Date: Sunday, October 21, 2018
Session Title: 3S082 ACR Abstract: Imaging of Rheumatic Diseases I: MRI & CT (863–868)
Session Type: ACR Concurrent Abstract Session
Session Time: 2:30PM-4:00PM
MRI detected bone marrow edema (BME) plays a central role in the ASAS (Assessment of Spondyloarthritis International Society) classification criteria for axial spondyloarthritis (axSpA). However, several studies have shown that BME in the sacroiliac joints (SIJs) is also present in other conditions1, 2.. The aim of the study was to investigate the utility of the relation between MRI BME and different types of MRI lesions in the sacroiliac joint to separate patients with axSpA from persons with other conditions.
The MASH study is a prospective cross-sectional study of 204 participants, aged ≤45 yrs. The study included 41 patients with axSpA, 46 women with and 14 without pain related to pregnancy or postpartum within 12 months after delivery, 25 patients with lumbar disc herniation, 26 persons with hard physical labor (cleaning assistants), 23 long-distance runners (≥30 km/week) and 29 healthy men. Participants with pain should all have VAS pain >2 (on a scale 0-10) for ≥2 months. Participants in the non-axSpA groups were not allowed to have any clinical SpA features or rheumatological conditions. All participants underwent clinical, laboratory and MRI examination including semi-coronal STIR and T1-weighted sequences of the SIJs. MRIs were evaluated for BME, erosion, fat, ankylosis, and sclerosis according to the SPARCC MRI definitions of lesions3,4 by two independent readers. In each of the nine slices of the cartilaginous compartment, the left and right SIJs were separately assessed for presence of BME in relation to each of the above mentioned structural lesions (range of total score per patient: 0-18).
The table shows the clinical characteristics within each participant group, and MRI results based on the mean scores of the two readers. BME located adjacent to joint space, adjacent to erosions and adjacent to fat were more frequent in patients with axSpA, but these lesions were also seen in the other study groups, mainly women with postpartum pain. When increasing amounts of lesions were required (higher cut-offs), almost only AxSpA patients fulfilled the requirements (table). BME adjacent to sclerosis was most frequent in women with postpartum pain, whereas BME adjacent to ankylosis was only seen in patients with axSpA.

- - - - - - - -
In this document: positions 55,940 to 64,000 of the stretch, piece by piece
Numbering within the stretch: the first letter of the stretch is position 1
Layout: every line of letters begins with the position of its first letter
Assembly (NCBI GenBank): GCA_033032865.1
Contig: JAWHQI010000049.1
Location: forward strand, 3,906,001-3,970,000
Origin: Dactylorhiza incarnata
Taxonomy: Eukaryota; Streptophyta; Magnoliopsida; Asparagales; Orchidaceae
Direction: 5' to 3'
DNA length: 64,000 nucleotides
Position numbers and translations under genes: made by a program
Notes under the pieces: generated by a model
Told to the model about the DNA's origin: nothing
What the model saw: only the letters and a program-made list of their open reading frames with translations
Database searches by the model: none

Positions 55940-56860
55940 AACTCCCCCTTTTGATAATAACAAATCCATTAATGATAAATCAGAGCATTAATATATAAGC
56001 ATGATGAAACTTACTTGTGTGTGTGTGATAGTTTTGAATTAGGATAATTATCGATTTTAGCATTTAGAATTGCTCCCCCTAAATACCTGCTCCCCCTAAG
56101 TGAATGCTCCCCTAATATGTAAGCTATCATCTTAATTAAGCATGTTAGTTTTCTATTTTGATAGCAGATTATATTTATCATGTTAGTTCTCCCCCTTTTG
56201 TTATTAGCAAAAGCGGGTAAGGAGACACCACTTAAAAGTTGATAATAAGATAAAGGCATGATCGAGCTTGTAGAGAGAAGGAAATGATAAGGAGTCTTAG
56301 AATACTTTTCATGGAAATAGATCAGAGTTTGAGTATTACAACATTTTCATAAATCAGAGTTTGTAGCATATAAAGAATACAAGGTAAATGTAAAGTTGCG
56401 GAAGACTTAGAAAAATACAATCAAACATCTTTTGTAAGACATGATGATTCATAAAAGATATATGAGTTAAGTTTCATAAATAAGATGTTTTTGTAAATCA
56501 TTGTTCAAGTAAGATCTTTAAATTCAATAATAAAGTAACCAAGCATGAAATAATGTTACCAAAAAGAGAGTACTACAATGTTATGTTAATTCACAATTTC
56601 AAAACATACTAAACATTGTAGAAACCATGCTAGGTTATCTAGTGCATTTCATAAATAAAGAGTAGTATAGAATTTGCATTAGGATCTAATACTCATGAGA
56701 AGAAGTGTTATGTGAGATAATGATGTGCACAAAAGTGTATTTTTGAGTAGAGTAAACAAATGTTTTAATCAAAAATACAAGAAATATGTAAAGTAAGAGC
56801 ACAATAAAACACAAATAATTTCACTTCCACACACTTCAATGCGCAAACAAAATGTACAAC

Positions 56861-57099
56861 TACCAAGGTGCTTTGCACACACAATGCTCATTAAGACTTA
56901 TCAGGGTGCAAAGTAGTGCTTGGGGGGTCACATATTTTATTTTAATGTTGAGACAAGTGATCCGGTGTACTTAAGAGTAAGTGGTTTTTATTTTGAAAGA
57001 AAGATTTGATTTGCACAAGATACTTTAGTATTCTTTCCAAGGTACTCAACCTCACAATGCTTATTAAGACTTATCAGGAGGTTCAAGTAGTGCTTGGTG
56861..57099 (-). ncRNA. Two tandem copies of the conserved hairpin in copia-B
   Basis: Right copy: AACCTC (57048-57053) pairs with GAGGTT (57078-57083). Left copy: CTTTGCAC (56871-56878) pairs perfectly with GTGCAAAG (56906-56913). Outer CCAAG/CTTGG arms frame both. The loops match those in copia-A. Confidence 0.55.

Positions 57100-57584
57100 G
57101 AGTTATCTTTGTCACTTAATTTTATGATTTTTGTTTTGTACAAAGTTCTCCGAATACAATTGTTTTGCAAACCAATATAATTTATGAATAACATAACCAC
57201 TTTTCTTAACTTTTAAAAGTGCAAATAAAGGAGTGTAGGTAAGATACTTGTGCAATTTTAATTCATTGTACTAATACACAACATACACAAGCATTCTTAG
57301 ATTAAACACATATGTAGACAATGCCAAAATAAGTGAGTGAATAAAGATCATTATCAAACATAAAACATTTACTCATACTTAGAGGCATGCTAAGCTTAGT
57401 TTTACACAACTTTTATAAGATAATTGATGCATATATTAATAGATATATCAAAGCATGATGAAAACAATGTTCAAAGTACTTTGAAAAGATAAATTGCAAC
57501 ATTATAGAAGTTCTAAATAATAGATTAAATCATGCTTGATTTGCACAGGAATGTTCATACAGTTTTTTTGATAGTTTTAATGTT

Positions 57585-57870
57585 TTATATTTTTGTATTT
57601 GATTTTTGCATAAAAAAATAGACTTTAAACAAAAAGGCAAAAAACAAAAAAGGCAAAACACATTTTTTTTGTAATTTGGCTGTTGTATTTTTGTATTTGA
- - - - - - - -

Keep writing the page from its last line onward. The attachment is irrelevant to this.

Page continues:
BME located adjacent to joint space, adjacent to erosion and adjacent to fat was most frequent, but did not exclusively occur in patients with axSpA, whilst BME adjacent to sclerosis was most frequent in women with postpartum pain. Detailed analysis of lesions and their anatomical location may help differentiate axSpA from other conditions.
1. Weber et al. AR 2010;62(10):3048-3058
2. Seven et al. Annrheumdis-2018-eular.2586
3. Maksymowych et al. AR 2005;53:703-9.
4. Maksymowich et al. J Rheumatol. 2015;42:79-86.
To cite this abstract in AMA style:Seven S, Hededal P, Østergaard M, Morsel-Carlsen L, Juul Sørensen I, Bonde B, Thamborg G, Hendricks O, Jørgensen NR, Pedersen SJ. The Diagnostic Utility of the Relation between MRI Bone Marrow Edema and Other Types of MRI Lesions in the Sacroiliac Joints in Axial Spondyloarthritis [abstract]. Arthritis Rheumatol. 2018; 70 (suppl 9). https://acrabstracts.org/abstract/the-diagnostic-utility-of-the-relation-between-mri-bone-marrow-edema-and-other-types-of-mri-lesions-in-the-sacroiliac-joints-in-axial-spondyloarthritis/. Accessed March 28, 2023.
« Back to 2018 ACR/ARHP Annual Meeting
ACR Meeting Abstracts - https://acrabstracts.org/abstract/the-diagnostic-utility-of-the-relation-between-mri-bone-marrow-edema-and-other-types-of-mri-lesions-in-the-sacroiliac-joints-in-axial-spondyloarthritis/